Yes, we did a bit of sightseeing. Heidi dropped us off in Munich city center, where we stood in the Marienplatz to witness the Rathaus-Glockenspiel, did a bit of shopping and ate lunch in the courtyard of the famed Hofbrauhaus. We took a guided day trip, via train, to Salzburg, Austria, and visited locations made famous in “The Sound of Music” and the birthplace of Mozart. With Andy and his wife, Heidi, we strolled the streets of Rothenburg and purchased a Christmas ornament in the famed Kathe Wohlfahrt store.
Because of our beer interests, we toured the Paulaner brewery, although due to a stomach bug that I had passed along, Bryan unfortunately wasn’t up to sampling any beers. On one of our final days — a beautiful, warm day — sister Heidi drove us to Tergernsee, a lake resort area in the Bavarian Alps south of Munich.
But it will be the non-touristy moments that I will cherish the most. We spent three days in the Crailsheim vicinity, first one night at the Post Faber Hotel with Heidi before going to stay with Andy and his family in a nearby village.
While in Crailsheim, we visited places I recalled from 30 years prior, such as Heidi’s family home and the Johanneskirche (the church that was one of the few buildings to survive World War II bombing), where our high school choir sang. We briefly reconnected with friends Ulrike and Coco from the choir exchange, who brought along newspaper clippings of our previous time together. With Heidi, we also stopped at the cemeteries where her grandparents, father and brother are buried, and tasted the wares at her hometown butcher and bakery.
Then Heidi returned to Munich and left us in Andy’s care. He and wife Heidi and their three children, Friederike “Freddy” (11), Henriette “Jette” (5) and Justus (4) share a home with Andy’s parents, Siegfried and Hella, in the village of Rot Am See. His sister and family live next door, so we were welcomed into a truly multigenerational extended family.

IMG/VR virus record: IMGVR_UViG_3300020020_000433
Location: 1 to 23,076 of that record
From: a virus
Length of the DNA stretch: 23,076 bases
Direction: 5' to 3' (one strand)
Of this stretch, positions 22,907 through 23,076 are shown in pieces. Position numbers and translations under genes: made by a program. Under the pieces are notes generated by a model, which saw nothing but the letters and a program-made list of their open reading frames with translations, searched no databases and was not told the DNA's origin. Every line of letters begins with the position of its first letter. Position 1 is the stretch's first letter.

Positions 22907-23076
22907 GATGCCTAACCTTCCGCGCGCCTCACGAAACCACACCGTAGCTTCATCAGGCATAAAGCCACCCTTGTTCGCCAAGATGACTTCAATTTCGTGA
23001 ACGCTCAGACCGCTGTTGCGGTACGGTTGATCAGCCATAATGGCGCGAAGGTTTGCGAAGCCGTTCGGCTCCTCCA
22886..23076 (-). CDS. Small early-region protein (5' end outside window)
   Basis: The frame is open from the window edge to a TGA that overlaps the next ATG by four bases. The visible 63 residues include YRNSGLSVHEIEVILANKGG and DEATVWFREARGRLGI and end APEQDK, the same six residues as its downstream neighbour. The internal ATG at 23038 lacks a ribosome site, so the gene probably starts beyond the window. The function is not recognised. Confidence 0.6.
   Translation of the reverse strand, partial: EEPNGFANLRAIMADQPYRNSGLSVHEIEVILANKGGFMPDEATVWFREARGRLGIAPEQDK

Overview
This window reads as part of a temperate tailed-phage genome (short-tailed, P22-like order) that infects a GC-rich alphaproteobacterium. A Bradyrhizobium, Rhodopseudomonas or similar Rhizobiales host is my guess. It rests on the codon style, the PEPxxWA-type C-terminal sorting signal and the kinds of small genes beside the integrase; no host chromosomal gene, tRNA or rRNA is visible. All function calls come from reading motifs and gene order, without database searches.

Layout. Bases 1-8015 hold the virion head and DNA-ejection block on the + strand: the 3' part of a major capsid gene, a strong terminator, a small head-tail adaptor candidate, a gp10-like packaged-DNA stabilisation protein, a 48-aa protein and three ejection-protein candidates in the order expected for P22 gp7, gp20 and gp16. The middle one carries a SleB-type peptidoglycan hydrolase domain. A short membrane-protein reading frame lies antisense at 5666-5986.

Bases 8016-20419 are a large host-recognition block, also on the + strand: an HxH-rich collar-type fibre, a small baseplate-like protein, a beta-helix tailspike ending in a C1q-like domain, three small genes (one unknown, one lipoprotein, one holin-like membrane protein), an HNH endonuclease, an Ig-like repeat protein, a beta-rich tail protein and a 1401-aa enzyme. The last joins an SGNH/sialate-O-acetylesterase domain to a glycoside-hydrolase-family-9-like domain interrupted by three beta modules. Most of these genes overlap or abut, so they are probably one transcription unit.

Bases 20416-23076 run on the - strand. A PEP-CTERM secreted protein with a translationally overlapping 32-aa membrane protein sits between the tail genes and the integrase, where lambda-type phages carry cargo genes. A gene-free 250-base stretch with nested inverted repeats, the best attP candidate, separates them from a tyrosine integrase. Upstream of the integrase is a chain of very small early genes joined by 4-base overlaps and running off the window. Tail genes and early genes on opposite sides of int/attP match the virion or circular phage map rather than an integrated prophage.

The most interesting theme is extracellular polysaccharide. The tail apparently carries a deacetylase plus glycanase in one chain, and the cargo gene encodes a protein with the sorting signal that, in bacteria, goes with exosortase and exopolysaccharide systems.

For our first meal there, Hella made rouladen (stuffed meat rolls) in a spicy gravy and spatzle, noodles cut by hand from a wooden board into the simmering water. Unfortunately, although it was probably the best meal we had on the trip, I wasn’t able to truly appreciate it due to the aforementioned stomach flu. We would enjoy many fine meals and good conversation around their big table during our stay, even though the youngest children and grandparents spoke no English. But we managed to communicate in many other ways.
Although our time there was short, by the time we departed Rot Am See, we had become dearly attached to our German family, especially the children, who supplied us with photographs and drawings to hang on our Worthington refrigerator.
Departing from Nurnberg, we took the ICE train, which reached a speed of 300 kph — 186 miles per hour! — to Munich and were impressed by the efficiency of the European train system and the bustle of the stations. Once again in Heidi’s care, Bryan and I spent our last few days trying to cram in as many experiences as possible. We dined on wonderful Bavarian fare in restaurants off the beaten tourist path, bought up bags of chocolate in a neighborhood grocery store and spent evenings sipping wine or beer in the garden.
And all too soon, we were boarding a plane bound for the United States. But Bryan and I left small parts of our hearts in Germany, and know we will have to go back to retrieve them.
Daily Globe Features Editor Beth Rickers can be reached at 376-7327